During World War II, Home membership was at its lowest level in history, 223, one-third of whom were women. In addition, the last Civil War veteran who still resided at the Home, Martin J. Warner, died in March 1945. By the end of World War II, the population would rise considerably. The average age of a World War I veteran was now nearing 60. Most Spanish-American War veterans were disabled because of age. The Home's population increased to 500 in 1946 and to 1,000 in 1949; 75% of whom were World War I veterans. Another reason for the population increase was the existence of long waiting lists at Veterans Administration hospitals in the aftermath of World War II for disabled Michigan veterans.
Despite the increase in Federal support to $500 per veteran per year, the Home tried to cut back its costs as best it could to deal with the rising number of admissions. The facility at various times had stopped admitting women to keep the Home's population at a manageable level. Throughout the 1950s, the population would be maintained at an average of close to 1,000 members.
In anticipation of future expansion of member population due to World War II, a postwar building boom for the Home took place. Two domiciliary units were constructed; one was completed in 1946 at a cost of $460,000 (the R.V. Gay Building), and the other in 1948 for $715,000 (the J. Gordon Rankin Building). A new power plant was completed in 1956 at a cost of approximately $1.0 million.
In the late 1940s and early 1950s, a question as to the Home's focus arose. Throughout its history, the Grand Rapids Home's prime purpose was to provide domiciliary care to veterans. An emphasis began to be placed on the Home's hospital operations. Many improvements to the hospital's facilities and increases in services were made. In 1953, the hospital became fully accredited by the Joint Commission on Accreditation of Hospitals. The Board of Managers at the time had expressed interest in the possibility of constructing a new 500-bed hospital, but it would never come to pass.
For the year 1956, there were 980 male veteran members at the Home, consisting of one veteran from the Mexican War, 49 veterans from the Spanish-American War, 797 from World War I, and 133 from World War II. There were 53 women at the Home, consisting of seven Civil War widows, one Indian Wars widow, 19 Spanish American War widows, wives, nurses, and five World War II mothers. The budget for that year was $1.2 million, which included $1.1 million for operating expenses including $700,000 for 183 Civil Service employees and two unclassified employees. The revenue source for the Home's budget consisted of approximately $450,000 in General Fund money, $375,000 from the Federal government in per diem payments, $180,000 from an assessment against members' government pensions of no less than 25% and no more than 60% plus the retention of 50% of all other income up to but not exceeding the per diem individual maintenance cost (which was $3.15 at the time), and $117,000 in grant funds from the Michigan Veterans Trust Fund.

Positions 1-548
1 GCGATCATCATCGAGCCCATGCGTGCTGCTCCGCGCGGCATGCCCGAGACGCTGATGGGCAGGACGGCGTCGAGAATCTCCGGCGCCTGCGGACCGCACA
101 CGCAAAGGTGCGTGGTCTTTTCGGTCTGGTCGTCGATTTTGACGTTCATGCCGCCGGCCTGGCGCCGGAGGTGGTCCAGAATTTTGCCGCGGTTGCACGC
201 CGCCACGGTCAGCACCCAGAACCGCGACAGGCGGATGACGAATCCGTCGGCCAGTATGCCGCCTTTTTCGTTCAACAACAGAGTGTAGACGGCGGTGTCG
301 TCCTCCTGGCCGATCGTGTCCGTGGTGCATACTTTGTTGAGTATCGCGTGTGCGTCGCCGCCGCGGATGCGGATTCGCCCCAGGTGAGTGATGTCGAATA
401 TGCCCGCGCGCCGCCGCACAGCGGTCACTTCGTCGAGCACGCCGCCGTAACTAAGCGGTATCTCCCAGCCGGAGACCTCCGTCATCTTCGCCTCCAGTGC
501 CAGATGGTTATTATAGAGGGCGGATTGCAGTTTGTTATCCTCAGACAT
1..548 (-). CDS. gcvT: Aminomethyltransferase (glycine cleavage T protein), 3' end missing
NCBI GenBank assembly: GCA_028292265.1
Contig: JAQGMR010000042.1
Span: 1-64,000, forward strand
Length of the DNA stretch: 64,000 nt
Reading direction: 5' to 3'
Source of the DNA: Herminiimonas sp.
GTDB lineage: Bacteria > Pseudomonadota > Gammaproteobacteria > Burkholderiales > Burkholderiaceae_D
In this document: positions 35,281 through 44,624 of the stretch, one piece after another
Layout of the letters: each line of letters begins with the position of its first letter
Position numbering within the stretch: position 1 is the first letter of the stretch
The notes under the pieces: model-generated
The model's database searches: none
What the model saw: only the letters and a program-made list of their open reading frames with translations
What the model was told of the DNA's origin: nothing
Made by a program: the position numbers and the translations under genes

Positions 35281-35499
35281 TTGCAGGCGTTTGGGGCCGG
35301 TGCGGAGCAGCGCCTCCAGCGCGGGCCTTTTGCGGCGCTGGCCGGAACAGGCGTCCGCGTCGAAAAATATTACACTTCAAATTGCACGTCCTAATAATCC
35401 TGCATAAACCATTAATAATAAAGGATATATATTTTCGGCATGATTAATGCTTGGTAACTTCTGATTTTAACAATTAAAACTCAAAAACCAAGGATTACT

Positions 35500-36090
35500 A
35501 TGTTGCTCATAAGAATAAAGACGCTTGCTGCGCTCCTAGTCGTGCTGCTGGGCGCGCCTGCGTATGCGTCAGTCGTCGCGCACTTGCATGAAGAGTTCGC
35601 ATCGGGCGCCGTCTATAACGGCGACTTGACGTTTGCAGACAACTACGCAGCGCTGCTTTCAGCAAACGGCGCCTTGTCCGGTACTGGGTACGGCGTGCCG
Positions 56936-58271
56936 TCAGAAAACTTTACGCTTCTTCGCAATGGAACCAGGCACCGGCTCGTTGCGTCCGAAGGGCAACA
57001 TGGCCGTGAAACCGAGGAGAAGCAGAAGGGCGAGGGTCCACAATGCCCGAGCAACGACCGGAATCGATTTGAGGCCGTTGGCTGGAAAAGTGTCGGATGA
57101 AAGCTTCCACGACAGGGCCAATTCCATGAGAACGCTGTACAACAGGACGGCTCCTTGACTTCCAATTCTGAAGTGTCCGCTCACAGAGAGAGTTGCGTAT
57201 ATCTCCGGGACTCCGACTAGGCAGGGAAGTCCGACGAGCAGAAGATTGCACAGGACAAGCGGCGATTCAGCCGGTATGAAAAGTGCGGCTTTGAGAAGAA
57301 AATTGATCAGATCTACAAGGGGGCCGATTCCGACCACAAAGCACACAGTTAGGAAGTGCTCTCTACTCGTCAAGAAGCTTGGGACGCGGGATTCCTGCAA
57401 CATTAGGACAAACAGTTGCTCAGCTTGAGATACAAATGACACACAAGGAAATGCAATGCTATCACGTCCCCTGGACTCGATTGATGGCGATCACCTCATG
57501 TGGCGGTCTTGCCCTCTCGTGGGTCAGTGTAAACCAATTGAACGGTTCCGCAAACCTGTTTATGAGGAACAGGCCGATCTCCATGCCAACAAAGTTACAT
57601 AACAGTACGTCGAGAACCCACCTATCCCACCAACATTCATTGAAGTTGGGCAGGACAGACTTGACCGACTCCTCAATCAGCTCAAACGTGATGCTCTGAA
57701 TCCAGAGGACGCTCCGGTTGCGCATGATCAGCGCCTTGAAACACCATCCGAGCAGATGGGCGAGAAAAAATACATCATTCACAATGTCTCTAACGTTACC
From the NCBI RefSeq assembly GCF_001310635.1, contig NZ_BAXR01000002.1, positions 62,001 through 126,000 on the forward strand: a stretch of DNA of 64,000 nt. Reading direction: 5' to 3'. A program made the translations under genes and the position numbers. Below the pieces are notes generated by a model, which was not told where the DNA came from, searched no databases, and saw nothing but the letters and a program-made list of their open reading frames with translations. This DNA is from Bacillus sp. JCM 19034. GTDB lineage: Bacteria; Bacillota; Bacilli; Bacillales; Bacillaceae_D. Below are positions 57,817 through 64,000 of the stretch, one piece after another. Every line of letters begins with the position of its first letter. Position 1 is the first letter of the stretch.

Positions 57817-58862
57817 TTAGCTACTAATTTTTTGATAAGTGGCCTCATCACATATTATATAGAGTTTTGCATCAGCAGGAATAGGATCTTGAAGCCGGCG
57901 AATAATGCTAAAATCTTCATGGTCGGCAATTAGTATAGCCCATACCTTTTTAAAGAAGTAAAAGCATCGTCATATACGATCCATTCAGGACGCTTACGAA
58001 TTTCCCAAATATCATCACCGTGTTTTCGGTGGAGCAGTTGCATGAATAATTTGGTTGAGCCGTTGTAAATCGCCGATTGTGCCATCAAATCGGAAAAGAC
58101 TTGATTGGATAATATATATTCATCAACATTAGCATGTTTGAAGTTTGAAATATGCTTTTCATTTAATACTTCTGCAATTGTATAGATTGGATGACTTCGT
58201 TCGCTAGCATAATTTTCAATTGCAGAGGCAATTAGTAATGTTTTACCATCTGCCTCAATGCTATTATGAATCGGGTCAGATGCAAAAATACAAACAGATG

As the 1960s approached, supporters of the Home began to examine the changing needs of veterans who would be entering the Home. It was determined that the State faced a shortage of housing appropriate for those who required nursing or medical care. A report in 1956 pointed out that while Michigan ranked seventh in the number of persons it sent to the armed forces for World War II, it ranked only 42nd in available health care facilities for veterans. In addition, a national survey competed by the VA confirmed a trend that had been witnessed in Michigan: that there was a shift away from domiciliary needs and an increase in need for nursing care for long-term illnesses and disabilities. With increased societal benefits for retired veterans, more aging veterans were able to maintain themselves independently without having to seek domiciliary care at a veterans home. At the same time, an increasing percentage of those who applied for admission to veterans homes required a wide range of nursing care that was not available in accommodations designed for domiciliary care.
The Grand Rapids facility responded to this need for increased nursing care by remodeling the Rankin Building into a 217-bed facility for long-term care of those who suffered from chronic disease or disability. The new unit was opened in 1963. By the mid 1960s, a decision had to be made about the Home's hospital. Studies had shown that the hospital was outmoded and would require extensive renovation or replacement to bring it into compliance with the minimum standards of a modern hospital. Faced with the potential cost of building and maintaining a sophisticated hospital, it became apparent that the needs of the Grand Rapids Home could not justify the cost of running a full-service hospital. This decision allowed the Home to devote its resources to nursing and domiciliary care. Doctors were already coming in from outside the Home to treat its members, and increasingly, members were being sent to community hospitals for treatment as well.